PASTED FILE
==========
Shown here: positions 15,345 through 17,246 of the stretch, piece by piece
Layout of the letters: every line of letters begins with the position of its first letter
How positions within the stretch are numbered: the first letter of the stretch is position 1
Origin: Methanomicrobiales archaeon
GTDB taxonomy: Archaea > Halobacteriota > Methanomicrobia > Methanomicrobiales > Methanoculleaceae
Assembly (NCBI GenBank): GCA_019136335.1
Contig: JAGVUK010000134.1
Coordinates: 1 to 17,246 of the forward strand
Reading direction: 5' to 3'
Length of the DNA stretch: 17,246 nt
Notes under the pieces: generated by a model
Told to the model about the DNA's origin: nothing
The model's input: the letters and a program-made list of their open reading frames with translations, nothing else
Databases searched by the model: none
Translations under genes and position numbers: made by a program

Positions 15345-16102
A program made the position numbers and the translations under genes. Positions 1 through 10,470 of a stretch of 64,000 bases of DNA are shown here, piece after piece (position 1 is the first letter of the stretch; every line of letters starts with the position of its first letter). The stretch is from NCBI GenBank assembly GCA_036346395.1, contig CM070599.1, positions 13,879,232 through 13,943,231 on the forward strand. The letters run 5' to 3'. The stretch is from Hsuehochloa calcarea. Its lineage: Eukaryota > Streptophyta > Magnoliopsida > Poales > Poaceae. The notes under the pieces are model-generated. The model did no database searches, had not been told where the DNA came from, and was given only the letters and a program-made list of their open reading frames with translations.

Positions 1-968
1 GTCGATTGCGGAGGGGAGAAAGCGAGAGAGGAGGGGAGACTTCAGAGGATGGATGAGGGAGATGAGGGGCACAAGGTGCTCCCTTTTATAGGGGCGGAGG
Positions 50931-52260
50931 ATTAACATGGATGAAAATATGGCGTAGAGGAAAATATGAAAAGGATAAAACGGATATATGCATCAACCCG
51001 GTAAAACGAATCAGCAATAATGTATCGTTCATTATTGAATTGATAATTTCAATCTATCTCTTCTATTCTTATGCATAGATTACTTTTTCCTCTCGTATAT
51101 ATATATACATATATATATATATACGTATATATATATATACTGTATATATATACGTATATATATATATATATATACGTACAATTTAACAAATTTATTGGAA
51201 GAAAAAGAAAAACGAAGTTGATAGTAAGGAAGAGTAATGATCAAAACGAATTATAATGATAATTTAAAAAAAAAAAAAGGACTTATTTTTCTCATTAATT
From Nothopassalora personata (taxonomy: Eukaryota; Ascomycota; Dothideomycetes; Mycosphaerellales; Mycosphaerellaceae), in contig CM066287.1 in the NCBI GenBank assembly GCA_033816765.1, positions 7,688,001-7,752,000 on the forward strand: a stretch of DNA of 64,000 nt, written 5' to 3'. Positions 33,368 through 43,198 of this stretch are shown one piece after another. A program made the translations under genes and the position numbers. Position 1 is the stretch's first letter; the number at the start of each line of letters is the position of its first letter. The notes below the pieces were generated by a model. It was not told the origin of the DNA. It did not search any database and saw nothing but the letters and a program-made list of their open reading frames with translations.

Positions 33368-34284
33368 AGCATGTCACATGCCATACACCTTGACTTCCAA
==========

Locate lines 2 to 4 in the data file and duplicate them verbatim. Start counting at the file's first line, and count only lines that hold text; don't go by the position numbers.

Layout of the letters: every line of letters begins with the position of its first letter
How positions within the stretch are numbered: the first letter of the stretch is position 1
Origin: Methanomicrobiales archaeon